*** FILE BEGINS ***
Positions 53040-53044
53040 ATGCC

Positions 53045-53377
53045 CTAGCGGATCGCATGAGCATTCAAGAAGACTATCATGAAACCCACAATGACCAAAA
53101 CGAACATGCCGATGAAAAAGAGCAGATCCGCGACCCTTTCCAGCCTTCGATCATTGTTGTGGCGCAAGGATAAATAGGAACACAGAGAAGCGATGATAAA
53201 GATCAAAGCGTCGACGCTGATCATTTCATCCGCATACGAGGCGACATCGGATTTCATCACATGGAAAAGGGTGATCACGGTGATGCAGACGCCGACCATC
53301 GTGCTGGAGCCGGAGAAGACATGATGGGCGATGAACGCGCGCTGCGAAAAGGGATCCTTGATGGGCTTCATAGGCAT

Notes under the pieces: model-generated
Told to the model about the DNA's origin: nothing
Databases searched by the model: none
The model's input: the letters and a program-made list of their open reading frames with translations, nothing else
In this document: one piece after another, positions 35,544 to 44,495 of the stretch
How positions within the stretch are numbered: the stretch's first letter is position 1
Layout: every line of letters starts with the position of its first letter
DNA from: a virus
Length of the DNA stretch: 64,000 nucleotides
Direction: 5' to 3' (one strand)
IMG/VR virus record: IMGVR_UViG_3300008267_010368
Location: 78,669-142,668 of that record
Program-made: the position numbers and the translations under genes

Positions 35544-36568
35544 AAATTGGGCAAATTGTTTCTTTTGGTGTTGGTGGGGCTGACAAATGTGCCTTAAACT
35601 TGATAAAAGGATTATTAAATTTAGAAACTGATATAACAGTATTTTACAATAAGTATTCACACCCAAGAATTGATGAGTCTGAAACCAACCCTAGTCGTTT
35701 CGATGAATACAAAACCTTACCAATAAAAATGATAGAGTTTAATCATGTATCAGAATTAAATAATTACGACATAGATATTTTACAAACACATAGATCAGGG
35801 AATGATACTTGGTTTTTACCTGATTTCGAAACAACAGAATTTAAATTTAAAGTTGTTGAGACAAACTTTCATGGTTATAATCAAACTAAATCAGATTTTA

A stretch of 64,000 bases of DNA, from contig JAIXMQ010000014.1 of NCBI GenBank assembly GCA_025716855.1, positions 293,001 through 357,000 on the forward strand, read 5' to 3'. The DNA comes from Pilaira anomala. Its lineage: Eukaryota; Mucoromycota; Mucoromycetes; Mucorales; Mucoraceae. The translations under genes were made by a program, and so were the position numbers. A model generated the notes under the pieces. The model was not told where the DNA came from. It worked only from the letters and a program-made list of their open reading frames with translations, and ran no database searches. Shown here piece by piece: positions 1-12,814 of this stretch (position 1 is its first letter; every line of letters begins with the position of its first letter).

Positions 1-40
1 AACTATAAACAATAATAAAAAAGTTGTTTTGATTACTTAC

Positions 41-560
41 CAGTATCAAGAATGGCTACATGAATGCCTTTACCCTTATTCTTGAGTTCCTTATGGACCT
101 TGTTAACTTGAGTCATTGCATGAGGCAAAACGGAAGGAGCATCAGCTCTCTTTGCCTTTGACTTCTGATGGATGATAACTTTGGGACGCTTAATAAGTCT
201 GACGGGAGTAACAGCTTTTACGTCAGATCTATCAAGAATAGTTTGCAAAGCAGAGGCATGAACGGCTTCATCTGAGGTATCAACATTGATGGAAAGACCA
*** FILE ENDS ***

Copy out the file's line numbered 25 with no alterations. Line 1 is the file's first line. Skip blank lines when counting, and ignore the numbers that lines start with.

35801 AATGATACTTGGTTTTTACCTGATTTCGAAACAACAGAATTTAAATTTAAAGTTGTTGAGACAAACTTTCATGGTTATAATCAAACTAAATCAGATTTTA